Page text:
37.5% report they are balancing conflicting messages from the body.
Some report the conflicting message is between normal and dystonia.
12.5% say they are dealing with pressure in one direction only
25% say they are giving messages of instruction to counter the dystonia message.
Some report conflicting messages between several types of dystonia -eg. tilt head left, tit head down, pull chin in.
56 25% say they are dealing at the same time with more than one pressure
pain and effect of exercise
-Patients report different effects of exercise.
68.18% say that some body positions hurt and some do not.
14.29% say the pain is worse if they stretch their fingers or toes but 9.52% say the pain is less by such stretching.
60.6% say stretching causes pain though a third say that the stretching feels like it is causing harm while two thirds think it is doing some good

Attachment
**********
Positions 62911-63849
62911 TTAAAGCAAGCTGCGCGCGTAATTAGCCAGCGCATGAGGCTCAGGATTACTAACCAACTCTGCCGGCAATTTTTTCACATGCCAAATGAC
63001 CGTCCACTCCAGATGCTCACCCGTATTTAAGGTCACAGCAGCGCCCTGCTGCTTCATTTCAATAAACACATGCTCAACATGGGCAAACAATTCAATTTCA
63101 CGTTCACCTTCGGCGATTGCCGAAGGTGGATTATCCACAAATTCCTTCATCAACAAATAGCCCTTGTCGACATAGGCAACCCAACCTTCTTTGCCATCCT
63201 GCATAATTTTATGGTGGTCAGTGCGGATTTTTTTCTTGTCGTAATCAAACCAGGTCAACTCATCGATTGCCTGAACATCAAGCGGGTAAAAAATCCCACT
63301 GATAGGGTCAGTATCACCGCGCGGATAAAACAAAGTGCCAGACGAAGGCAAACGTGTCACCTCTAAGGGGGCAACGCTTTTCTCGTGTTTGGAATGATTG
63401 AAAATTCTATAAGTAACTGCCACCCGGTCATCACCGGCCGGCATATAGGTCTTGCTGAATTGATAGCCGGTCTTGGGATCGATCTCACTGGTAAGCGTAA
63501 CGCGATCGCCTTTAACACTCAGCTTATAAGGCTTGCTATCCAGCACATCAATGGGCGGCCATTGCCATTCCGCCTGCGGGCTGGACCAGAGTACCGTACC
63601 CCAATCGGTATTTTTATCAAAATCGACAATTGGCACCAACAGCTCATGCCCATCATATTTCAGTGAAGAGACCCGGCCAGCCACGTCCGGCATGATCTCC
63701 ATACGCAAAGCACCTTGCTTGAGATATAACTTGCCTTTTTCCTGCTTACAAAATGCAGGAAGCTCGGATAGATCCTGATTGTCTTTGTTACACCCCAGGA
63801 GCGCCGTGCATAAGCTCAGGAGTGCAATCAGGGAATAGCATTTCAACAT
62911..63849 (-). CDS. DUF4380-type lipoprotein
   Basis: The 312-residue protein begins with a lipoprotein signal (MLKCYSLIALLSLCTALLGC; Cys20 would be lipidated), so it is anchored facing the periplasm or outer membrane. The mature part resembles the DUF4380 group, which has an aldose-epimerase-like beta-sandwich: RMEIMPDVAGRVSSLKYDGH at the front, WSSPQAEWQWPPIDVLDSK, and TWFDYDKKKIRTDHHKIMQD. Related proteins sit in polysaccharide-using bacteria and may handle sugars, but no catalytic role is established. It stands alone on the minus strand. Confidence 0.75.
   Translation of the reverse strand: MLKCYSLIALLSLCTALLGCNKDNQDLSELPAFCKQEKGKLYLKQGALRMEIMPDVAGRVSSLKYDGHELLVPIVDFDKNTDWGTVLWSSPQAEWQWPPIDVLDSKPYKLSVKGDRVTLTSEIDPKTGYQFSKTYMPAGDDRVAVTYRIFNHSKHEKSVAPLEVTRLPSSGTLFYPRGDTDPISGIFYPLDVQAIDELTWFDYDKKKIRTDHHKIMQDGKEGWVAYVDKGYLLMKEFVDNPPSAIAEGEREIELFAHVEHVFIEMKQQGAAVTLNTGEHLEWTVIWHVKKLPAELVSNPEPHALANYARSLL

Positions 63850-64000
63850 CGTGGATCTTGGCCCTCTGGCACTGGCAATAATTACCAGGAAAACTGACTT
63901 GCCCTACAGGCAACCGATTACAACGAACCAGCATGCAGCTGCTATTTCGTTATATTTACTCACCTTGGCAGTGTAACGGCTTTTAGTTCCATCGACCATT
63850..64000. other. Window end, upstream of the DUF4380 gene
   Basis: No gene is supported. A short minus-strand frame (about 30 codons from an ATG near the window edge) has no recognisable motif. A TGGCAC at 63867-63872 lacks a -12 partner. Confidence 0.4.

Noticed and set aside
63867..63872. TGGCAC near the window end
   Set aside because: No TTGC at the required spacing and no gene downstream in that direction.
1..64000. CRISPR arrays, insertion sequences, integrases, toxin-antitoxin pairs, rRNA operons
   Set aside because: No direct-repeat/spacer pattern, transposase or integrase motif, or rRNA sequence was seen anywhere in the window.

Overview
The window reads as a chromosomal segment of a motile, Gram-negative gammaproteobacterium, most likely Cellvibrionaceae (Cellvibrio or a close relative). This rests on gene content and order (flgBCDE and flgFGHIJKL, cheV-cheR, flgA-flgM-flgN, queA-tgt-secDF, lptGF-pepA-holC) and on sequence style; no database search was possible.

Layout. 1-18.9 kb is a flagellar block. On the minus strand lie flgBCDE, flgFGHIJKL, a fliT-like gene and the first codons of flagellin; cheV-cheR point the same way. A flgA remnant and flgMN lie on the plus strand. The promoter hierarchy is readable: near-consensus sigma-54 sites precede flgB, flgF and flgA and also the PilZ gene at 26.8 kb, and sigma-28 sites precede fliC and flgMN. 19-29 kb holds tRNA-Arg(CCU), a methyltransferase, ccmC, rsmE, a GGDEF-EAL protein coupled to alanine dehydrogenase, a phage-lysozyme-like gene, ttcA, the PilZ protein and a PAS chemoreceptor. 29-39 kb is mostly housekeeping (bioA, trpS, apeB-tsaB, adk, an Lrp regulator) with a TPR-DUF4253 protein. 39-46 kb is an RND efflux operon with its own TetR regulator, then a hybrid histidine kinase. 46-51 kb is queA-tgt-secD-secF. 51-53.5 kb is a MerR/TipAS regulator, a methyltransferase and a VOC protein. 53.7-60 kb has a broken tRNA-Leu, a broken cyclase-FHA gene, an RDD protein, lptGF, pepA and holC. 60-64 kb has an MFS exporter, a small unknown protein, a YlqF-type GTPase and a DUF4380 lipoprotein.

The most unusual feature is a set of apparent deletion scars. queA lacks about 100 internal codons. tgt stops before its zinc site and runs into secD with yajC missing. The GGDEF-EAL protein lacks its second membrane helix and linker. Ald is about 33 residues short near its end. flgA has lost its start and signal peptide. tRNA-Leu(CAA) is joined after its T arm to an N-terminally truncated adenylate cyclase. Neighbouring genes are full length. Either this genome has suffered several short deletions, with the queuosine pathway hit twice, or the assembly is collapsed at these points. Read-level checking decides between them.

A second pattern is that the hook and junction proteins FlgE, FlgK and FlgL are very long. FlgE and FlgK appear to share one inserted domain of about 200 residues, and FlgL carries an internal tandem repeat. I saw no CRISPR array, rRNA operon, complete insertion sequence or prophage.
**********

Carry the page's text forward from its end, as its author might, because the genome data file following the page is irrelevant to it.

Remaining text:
These reports are consistent with patient anecdotal reports that some feel exercise sessions help while others say the benefit is short lived or that they feel worse after. The small group of people who find that sensory tricks make the dystonia worse may be reporting an experience of touch or stretch.
patterns of pain
Anecdotally patients often express frustration that their pain is so unpredictable. The surveys confirm this.
-11.73% say the pain moves to other parts of the body.
-24.49% say the pain is constant and intense, 38.27% say it is constant and low intensity,
-5.89% say the pain is only occasional. 68.18% say some body positions hurt and some do not.
-22.73% say that all body positions hurt and they shift to try to find a less painful one.
-17.65% report constant but mild pain, 5,89% only occasional pain and 11.76% no pain.